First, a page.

The evidence – this is very typical, by the way. I’ve seen it with 9/11 Truthers. In the early moments of a big news story -- a big, confusing, breaking news story -- there are always, always, always conflicting details. 

Alex, who’s behind this? Who started this? Do you know who’s pushing this?

ASW: It’s really hard to tell. That video that I mentioned was actually made by a production company that produced the film, Operation Terror, which was a really popular 9/11 truther film. It’s a fictionalized version of the truther theory. It’s the exact same people that did the 9/11 truther stuff.

The rest of them seem to be just your run-of-the-mill, Internet cranks. I talked to one of the guys, actually. This is the guy who started it, so he’s really invested here, and has rounded up all the different pieces and put them all in one place. I thought I’d email him and see if he'd respond. I figured he wouldn’t, but he did. I was really disturbed, actually, by the response. I should mention, on his Web site in the About section, he gives himself some credibility by saying, “I’m the only person in the World to solve Lost,” as in the TV show.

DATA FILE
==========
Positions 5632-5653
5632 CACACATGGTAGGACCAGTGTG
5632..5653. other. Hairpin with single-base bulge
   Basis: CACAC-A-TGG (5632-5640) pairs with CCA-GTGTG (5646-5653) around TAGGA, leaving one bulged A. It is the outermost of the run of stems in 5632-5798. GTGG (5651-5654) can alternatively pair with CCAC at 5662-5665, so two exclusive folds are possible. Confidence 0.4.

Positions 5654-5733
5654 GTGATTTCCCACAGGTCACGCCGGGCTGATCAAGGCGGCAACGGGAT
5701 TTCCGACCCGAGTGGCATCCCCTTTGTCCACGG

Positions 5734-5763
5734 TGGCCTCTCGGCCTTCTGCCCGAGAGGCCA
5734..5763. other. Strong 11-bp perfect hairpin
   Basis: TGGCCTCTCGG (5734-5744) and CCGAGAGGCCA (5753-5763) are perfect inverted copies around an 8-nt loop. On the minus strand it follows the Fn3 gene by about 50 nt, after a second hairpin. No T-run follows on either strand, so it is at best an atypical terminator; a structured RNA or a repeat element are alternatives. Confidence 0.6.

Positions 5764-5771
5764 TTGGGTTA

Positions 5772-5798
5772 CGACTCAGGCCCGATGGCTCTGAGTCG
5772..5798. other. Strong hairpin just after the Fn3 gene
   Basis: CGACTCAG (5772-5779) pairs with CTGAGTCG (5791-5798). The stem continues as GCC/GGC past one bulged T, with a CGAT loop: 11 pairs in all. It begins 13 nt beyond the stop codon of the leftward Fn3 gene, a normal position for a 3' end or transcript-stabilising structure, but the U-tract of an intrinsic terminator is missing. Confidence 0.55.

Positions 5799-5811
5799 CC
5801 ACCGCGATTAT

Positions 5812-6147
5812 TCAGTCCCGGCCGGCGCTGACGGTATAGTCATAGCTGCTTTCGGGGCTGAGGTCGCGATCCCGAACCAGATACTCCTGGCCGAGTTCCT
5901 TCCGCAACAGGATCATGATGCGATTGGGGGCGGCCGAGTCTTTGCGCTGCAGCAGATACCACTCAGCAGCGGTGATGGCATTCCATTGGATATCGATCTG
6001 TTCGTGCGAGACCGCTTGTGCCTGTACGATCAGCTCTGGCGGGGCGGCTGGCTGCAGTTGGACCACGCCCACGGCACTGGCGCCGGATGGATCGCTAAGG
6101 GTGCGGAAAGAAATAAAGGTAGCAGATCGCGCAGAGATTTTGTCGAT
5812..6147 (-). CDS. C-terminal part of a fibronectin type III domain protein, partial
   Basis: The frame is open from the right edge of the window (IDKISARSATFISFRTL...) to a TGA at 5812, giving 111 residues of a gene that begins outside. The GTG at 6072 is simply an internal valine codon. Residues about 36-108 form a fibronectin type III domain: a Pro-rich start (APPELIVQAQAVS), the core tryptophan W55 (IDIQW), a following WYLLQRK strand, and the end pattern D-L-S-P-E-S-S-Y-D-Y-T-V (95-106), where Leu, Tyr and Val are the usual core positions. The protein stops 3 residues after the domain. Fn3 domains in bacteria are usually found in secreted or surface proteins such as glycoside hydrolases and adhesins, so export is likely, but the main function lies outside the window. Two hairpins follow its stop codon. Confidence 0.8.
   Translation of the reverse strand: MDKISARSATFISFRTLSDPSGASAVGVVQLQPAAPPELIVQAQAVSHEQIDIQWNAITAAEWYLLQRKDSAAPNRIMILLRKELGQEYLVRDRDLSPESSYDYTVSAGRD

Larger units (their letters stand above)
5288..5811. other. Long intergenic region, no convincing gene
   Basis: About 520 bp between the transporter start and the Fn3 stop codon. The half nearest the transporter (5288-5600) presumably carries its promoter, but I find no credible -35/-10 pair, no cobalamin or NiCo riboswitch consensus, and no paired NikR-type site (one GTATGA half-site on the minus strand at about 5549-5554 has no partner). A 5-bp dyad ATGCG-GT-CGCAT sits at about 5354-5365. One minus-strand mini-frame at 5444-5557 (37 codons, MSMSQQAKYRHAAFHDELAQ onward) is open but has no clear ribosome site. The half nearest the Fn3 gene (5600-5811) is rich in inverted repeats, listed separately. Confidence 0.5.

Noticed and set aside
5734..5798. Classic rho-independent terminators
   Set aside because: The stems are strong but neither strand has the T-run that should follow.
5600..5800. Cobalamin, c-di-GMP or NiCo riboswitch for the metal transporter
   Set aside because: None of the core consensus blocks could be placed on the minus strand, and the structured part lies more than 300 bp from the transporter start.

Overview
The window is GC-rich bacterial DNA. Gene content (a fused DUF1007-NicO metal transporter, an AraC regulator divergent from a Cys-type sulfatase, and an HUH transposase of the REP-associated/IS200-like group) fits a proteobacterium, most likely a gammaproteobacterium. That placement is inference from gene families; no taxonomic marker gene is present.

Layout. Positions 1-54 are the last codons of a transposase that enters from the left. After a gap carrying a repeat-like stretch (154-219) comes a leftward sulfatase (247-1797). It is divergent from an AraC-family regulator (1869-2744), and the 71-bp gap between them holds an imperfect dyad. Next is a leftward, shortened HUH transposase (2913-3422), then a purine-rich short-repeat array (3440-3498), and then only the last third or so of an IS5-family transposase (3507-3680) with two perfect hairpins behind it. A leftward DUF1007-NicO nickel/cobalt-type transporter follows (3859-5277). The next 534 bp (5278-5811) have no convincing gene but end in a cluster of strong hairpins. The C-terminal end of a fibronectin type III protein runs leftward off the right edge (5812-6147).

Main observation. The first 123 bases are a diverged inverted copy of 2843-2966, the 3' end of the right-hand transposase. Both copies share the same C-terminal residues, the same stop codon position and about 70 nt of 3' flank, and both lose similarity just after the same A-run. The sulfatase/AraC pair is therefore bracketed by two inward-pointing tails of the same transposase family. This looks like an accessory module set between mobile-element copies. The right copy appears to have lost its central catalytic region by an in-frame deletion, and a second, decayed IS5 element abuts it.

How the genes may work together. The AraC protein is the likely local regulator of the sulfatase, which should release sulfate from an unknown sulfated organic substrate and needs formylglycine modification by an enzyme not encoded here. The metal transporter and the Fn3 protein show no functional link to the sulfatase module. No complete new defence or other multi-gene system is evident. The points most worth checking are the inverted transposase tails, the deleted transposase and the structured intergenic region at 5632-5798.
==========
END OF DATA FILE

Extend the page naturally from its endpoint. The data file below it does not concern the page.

JH: (laughs)

ASW: When I emailed him, I asked him about that. I’m not a psychiatrist. I don’t want to diagnose anybody, but it seemed pretty clear to me that he is having some kind of delusions.

He told me that he launched his Web site on December 21st, which is a significant day. He said – and I’m reading here from his email – “Since I am the new-age Messiah, and the revelation from the Goddess, Tefnut, AKA Ma’at of Egypt, I thought the date was significant.”

This guy, who’s leading this online conspiracy movement, literally thinks he is the new-age Messiah. The word “crazy” gets tossed around a lot, but I think this guy meets a clinical definition of delusions. This is where a lot of this stuff is coming from.

The wild thing, to me, is that you’re only a few steps removed from the other kinds of people that we call “crazy,” but that are intimately involved in the gun debate. Larry Pratt, the head of Gun Owners of America, which is a more radical version of the NRA, he hasn’t said anything quite like this about the Sandy Hook shooting. But after Aurora, he told Alex Jones -- who’s a big conspiracy theorist -- he told Alex Jones that there was a really good chance that government agents perpetrated the Aurora massacre, in order to implement gun control. This is a real thing that’s out there.